It hit me, only moments after I received the contract for my three Shaman Mystery novels; I really did have to write a book in a year. I had never written a book in anything less than – well, a decade – and the fear slapped me off my office chair. Luckily, it didn’t dry up my writing, it got me searching for help. I found that help with NaNoWriMo – the National Novel Writing Month which challenges writers to reach 50,000 words during the month of November. I wiped November off the calendar to achieve 2000 words a day; watching no TV and never going out in the evenings. On December the first I emerged, like something from a chrysalis, with battered but beautiful wings and 60,000 words; more than half the second novel in the series; Unraveled Visions. (Midnight Ink 2014).

I was delighted to discover that one of my favourite crime writers took the same route with her first published novel; Elizabeth Haynes and Into the Darkest Corner (Myriad Editions 2011). In an Afterword at the end of the book she admits to becoming a Nano bore; “it’s very different from the usual way of writing a book.”

During this time, Haynes was pursuing a creative writing course at West Dean College near Chichester, and they encouraged her to submit Into the Darkest Corner. This is just the sort of incentive a new writer needs; it was soon being devoured by crime fans. It won the Amazon UK 2011 Rising Stars award, and became a New York Times bestseller. The Guardian review, describes it thus; “From its uncompromising prologue – a young woman being bludgeoned to death in a ditch – Haynes’s powerful account of domestic violence is disquieting, yet unsensationalist.

A bookshelf of crime fiction from Hayes' accomplished pen
Into the Darkest Corner is a tense thriller with a clever structure; it is topped and tailed by two court transcripts; the first transcript sets you up to wonder just how sane and believable the narrator of the novel, Catherine, is. She looks back to 2007, when she met and fell in love with a charismatic police officer called Lee. Lee is vulnerable in a lot of ways; he’s also possessive and aggressive, and ultimately sadistic. We watch the slow but inevitable deterioration, until Catherine, like a lot of women in abusive relationships, is trapped. Catherine tells this story of this past while describing her life now, where she is controlled by a different jailor; OCD. She exhausts herself checking and rechecking everything about her life, but especially the security of her little flat.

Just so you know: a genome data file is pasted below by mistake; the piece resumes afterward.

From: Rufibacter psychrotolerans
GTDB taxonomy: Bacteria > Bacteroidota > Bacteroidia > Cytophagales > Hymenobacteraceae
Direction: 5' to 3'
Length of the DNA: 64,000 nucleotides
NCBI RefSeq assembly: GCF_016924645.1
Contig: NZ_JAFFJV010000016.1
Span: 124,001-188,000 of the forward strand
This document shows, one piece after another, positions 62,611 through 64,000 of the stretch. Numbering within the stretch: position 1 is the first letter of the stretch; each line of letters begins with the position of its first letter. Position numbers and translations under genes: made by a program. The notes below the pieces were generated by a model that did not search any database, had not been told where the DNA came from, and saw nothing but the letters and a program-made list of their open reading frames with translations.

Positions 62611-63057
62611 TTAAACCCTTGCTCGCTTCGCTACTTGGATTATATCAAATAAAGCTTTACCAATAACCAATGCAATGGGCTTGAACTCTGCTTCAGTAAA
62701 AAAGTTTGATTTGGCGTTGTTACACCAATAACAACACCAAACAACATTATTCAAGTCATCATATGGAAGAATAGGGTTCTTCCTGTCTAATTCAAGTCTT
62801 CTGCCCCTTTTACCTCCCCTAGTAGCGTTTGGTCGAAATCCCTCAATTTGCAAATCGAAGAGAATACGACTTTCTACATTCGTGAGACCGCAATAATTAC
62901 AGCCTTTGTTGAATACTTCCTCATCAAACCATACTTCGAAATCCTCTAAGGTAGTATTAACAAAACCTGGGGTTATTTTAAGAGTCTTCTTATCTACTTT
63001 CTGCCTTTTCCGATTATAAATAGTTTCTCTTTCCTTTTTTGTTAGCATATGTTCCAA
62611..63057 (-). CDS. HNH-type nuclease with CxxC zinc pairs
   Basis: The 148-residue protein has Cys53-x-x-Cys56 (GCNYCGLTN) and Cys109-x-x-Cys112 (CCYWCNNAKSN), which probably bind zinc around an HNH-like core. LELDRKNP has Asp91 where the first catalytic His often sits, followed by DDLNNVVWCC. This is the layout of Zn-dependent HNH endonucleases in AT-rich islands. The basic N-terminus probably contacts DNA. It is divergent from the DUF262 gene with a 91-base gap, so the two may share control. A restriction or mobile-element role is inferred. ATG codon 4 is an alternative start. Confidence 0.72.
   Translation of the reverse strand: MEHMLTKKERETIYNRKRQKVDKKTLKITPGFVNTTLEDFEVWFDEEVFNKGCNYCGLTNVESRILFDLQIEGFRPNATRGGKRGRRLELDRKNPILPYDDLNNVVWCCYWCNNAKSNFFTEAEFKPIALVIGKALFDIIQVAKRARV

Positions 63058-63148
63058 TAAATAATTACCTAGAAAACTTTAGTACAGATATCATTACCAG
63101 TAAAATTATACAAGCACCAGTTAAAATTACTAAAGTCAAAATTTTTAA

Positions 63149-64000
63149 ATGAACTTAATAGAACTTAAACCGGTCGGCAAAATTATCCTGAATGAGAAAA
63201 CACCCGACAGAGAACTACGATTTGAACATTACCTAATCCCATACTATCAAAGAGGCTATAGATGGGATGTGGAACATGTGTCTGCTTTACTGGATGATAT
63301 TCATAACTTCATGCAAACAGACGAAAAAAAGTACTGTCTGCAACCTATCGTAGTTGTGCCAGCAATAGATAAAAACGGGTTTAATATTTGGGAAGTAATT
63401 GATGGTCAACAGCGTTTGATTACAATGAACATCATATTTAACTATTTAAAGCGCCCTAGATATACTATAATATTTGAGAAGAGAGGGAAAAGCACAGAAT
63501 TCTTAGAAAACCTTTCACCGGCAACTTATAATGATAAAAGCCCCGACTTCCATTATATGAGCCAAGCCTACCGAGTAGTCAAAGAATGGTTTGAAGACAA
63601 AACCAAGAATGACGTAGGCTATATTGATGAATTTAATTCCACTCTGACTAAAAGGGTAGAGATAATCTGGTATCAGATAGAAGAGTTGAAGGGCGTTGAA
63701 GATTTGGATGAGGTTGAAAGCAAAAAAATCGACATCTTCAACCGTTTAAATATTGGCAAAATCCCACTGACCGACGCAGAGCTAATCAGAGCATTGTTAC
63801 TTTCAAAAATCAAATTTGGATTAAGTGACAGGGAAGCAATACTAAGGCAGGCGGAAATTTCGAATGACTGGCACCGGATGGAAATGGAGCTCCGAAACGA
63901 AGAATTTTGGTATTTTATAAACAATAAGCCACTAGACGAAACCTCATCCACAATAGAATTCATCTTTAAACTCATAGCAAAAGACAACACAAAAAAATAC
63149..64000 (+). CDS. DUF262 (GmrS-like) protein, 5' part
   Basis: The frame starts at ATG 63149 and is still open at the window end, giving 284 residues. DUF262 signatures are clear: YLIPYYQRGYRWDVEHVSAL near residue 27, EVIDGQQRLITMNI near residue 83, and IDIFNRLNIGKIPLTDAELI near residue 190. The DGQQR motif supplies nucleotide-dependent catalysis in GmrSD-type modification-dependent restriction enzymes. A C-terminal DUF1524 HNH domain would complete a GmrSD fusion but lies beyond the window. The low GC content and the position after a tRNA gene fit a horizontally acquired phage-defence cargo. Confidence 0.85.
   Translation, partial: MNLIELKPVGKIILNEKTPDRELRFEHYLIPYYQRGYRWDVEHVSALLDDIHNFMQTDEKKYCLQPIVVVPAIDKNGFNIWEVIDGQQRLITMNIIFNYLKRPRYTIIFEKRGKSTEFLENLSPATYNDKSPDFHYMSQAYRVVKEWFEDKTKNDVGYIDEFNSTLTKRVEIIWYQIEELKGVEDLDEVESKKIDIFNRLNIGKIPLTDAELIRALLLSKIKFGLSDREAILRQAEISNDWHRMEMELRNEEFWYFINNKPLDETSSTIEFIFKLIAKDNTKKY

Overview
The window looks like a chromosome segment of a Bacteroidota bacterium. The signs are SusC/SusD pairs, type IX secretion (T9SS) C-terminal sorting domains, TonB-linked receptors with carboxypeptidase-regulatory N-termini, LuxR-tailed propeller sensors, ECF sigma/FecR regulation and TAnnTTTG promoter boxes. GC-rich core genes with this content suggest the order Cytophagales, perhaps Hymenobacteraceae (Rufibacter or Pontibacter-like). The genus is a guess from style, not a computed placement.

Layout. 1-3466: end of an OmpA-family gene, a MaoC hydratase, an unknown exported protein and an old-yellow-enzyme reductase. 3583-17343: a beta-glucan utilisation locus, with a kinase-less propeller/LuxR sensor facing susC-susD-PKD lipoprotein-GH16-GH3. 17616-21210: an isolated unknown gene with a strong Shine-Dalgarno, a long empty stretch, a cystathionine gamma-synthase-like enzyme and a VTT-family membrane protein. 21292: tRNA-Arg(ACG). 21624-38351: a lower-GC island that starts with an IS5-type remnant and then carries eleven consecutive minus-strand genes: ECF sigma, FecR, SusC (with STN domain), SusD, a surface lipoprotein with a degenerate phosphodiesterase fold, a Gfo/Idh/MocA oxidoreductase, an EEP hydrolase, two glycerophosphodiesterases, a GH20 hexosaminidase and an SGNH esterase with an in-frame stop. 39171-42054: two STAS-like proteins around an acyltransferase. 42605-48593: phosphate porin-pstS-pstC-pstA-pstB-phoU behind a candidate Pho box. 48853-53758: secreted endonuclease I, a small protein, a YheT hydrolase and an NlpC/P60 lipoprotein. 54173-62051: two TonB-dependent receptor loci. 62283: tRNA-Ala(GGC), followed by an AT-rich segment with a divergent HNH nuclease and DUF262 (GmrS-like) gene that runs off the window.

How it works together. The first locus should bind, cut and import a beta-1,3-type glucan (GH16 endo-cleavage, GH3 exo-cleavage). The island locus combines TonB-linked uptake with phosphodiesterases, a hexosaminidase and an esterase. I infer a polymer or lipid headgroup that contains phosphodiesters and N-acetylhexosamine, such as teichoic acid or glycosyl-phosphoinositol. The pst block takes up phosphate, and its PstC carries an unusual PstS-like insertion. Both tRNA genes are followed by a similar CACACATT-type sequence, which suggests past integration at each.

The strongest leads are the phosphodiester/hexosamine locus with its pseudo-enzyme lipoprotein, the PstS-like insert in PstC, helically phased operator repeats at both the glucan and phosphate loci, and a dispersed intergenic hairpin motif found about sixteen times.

Her two stories, told as alternating time settings, are taut as pieces of elastic that sting you if you flick at them.

Although Into the Darkest Corner is Haynes first book, it wasn’t the first of hers that I’d read; last year I read Human Remains (Myriad Editions 2013), which is even more psychologically tense and even more clever in its critique of mental conditions that make us dangerous to others. In Human Remains, Haynes explores NLP, a technique with is intended to be therapeutic and empowering, but her character, Colin, twists these aims chillingly. Haynes explains in the Afterword; “things that people actually want – to die without pain or fear – is accomplished in such a way that [Colin] can benefit too.”

I was impressed that, rather than running out of ideas or inspiration, Haynes’ work seemed to just get better and better. In her first book, I liked the way she brought abusive relationships to the fore as the main theme alongside obsessive, compulsive disorder. But I felt she’d reached deeper for Human Remains, and developed her writing, investigating the sad phenomenon of people who withdraw from society and end up dying alone…I wanted to explore the potential reasons why people make this choice…I also liked the idea of the roles of predator/prey and hunter/hunted.”